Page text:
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Lives of Girls Who Became Famous Sarah Knowles Bolton

Elizabeth Fry

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She who could dine with kings and queens, felt as regards servants, "that in the best sense we are all one, and though our paths here may be different, we have all souls equally valuable, and have all the same work to do; which, if properly considered, should lead us to great sympathy and love, and also to a constant care for their welfare, both here and hereafter."

When she was thirty-three, having moved to London for the winter, she began her remarkable work in Newgate prison. The condition of prisoners was pitiable in the extreme. She found three hundred women, with their numerous children, huddled together, with no classification between the most and least depraved, without employment, in rags and dirt, and sleeping on the floor with no bedding, the boards simply being raised for a sort of pillow. Liquors were purchased openly at a bar in the prison; and swearing, gambling, obscenity, and pulling each other's hair were common. The walls, both in the men's and women's departments, were hung with chains and fetters.

When Mrs. Fry and two or three friends first visited the prison, the superintendent advised that they lay aside their watches before entering, which they declined to do. Mrs. Fry did not fear, nor need she, with her benign presence.

On her second visit she asked to be left alone with the women, and read to them the tenth chapter of Matthew, making a few observations on Christ's having come to save sinners. Some of the women asked who Christ was. Who shall forgive us for such ignorance in our very midst?

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The children were almost naked, and ill from want of food, air, and exercise. Mrs. Fry told them that she would start a school for their children, which announcement was received with tears of joy. She asked that they select one from their own number for a governess. Mary Conner was chosen, a girl who had been put in prison for stealing a watch. So changed did the girl become under this new responsibility, that she was never known to infringe a rule of the prison. After fifteen months she was released, but died soon after of consumption.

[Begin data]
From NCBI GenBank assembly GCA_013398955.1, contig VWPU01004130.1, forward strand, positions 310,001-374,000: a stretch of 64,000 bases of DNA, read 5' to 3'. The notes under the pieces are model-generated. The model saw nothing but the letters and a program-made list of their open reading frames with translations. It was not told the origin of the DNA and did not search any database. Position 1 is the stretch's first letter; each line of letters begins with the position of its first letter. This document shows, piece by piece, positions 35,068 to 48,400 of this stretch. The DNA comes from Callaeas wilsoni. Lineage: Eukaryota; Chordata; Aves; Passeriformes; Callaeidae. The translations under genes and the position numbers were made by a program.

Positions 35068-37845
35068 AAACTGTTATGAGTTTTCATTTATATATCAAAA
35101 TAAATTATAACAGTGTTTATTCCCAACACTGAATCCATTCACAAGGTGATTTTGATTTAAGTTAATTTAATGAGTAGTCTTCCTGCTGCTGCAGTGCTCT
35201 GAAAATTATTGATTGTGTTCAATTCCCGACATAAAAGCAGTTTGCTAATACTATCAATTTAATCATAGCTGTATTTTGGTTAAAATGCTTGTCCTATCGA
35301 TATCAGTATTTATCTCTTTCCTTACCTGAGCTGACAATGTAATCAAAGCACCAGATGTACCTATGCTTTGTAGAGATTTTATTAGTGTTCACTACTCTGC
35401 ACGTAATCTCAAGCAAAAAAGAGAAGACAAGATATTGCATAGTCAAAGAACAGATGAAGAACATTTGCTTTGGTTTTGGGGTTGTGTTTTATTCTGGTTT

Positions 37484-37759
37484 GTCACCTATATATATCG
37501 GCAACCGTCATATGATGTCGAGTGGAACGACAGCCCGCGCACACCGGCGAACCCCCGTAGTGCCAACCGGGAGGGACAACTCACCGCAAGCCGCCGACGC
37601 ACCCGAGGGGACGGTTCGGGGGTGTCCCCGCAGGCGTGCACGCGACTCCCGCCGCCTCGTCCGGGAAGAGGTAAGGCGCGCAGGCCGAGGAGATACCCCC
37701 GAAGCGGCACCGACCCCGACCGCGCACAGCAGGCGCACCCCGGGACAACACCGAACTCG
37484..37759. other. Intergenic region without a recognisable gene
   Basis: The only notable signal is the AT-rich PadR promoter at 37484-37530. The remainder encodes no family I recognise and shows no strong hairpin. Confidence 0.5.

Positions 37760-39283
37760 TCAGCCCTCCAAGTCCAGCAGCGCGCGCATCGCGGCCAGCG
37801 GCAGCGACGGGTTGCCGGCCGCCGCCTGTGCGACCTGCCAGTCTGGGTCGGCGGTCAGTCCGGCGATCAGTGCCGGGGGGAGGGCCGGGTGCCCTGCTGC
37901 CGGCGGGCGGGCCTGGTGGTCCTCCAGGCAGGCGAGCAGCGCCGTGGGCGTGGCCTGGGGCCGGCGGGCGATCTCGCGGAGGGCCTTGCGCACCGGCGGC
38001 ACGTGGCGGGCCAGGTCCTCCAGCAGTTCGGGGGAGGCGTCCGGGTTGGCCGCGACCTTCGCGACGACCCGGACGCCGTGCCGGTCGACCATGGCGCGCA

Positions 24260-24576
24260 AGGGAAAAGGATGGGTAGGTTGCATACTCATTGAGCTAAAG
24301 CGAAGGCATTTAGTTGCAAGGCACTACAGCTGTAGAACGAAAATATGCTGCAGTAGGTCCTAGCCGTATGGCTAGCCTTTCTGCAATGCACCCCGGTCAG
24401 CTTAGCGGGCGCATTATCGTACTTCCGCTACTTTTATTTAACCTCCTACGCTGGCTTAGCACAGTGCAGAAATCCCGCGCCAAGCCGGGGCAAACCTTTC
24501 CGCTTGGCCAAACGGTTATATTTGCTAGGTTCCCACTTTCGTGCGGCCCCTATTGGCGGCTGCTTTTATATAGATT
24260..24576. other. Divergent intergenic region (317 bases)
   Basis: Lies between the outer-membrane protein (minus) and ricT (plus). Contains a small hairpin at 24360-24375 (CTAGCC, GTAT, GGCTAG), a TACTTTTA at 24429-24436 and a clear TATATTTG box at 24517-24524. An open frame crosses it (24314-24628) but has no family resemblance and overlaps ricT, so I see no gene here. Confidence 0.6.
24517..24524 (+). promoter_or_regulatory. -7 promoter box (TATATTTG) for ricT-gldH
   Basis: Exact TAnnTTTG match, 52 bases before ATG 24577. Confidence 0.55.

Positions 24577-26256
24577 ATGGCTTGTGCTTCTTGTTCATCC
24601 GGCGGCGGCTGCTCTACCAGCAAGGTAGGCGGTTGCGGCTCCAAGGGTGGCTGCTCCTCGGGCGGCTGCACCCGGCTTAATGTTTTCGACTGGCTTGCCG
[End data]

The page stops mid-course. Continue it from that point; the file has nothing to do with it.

When the school was opened for all under twenty-five, "the railing was crowded with half-naked women, struggling together for the front situations, with the most boisterous violence, and begging with the utmost vociferation."

Mrs. Fry saw at once the need of these women being occupied, but the idea that these people could be induced to work was laughed at, as visionary, by the officials. They said the work would be destroyed or stolen at once. But the good woman did not rest till an association of twelve persons was formed for the "Improvement of the Female Prisoners of Newgate"; "to provide for the clothing, the instruction, and the employment of the women; to introduce them to a knowledge of the Holy Scriptures; and to form in them, as much as possible, those habits of order, sobriety, and industry, which may render them docile and peaceable whilst in prison, and respectable when they leave it."

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Lives of Girls Who Became Famous
Sarah Knowles Bolton

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